A broken heart: you think you will never get over him, and you would rather put aside the immense pain. Wrong! Because this pain sees to it that your broken heart heals and that you can love again.
"That Sunday morning when he left the house without saying goodbye, is engraved on my memory. When I heard the door slam shut, I was overwhelmed by an intense sadness: I had lost my soul mate. After that, I panicked: how could I ever live without him? For thirteen years, we did practically everything together and now all of a sudden I had to survive on my own. I didn't want to. We had a close relationship and the last few years, because of our traveling, we grew closer together. I knew that he liked to flirt. His interest for other women sometimes caused tension between us. We had conversations about that with a relationship therapist. The announcement that he was in love however, was a nasty surprise. Deep inside I knew it was over, but at the same time, I kept on hoping that he would come back any moment. With him I felt safe. When I left, I kept the lights and heater on, so that it would like he was waiting for me when I came home. Everything to not feel that enormous loneliness; it was as if I, besides my past, was also losing my future. I did not understand; he said constantly that I was a fantastic woman. Why did he not want to be with me?"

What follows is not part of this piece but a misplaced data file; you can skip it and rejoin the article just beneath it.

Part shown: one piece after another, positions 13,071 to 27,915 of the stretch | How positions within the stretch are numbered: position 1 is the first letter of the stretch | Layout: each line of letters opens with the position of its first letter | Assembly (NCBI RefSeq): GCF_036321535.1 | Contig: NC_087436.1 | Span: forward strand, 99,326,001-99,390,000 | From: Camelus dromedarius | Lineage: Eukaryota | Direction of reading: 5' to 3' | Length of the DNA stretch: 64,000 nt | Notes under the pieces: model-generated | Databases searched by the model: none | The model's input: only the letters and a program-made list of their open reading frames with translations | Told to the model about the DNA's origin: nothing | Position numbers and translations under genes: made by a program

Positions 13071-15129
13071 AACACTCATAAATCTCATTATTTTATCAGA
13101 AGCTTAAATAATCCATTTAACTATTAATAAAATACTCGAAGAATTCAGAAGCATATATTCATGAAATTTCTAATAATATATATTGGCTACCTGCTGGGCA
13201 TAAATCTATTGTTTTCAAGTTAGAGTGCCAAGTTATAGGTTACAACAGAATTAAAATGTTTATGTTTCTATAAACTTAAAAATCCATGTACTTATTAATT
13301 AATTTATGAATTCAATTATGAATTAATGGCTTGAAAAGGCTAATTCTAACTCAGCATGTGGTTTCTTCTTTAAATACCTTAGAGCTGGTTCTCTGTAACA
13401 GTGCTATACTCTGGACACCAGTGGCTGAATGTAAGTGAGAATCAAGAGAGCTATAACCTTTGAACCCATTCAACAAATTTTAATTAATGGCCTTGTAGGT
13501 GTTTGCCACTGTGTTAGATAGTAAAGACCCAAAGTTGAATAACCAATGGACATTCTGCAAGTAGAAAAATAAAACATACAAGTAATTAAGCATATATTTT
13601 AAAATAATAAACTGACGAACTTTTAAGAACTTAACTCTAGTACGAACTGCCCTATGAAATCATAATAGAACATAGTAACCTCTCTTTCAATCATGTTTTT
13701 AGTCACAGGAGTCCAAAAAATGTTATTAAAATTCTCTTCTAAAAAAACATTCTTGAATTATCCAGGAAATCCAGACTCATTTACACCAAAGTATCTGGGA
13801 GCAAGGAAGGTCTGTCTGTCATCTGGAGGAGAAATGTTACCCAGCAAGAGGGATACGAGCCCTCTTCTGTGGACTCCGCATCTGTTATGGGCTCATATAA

How sad we are, is not only dependent on the just ended relationship. A lot of it is dependent on the bond we had with our mother as a child. When she always gave us a safe and protected feeling, we have less trouble with intimacy and a big trust in relationships. If we have secure base behavior, we can deal easier with break ups. We know after all that we can always love. If we grow up with a mother that one moment showers us with love and reject us the next, we have trouble with relationships as adults. We are never sure about love. Not having secure base behavior we tend to avoid feeling the pain of a break up: we don't completely open up for another person or we become dependent to prevent our partner from leaving. If they leave anyway, it will increase our mistrust in relationships even more. The pain that follows is hard to cope with. Nobody wants to feel the pain of a break up. We want to put away the loneliness, panic and despair. This is a logical reaction, but a wrong one. By ignoring your hurt, you hinder the healing process. If you hide your hurt, you don't learn to heal from it. You don’t experience that you are strong enough to deal with the pain. Without this knowledge, you won't start a new relationship because you are afraid to be hurt again.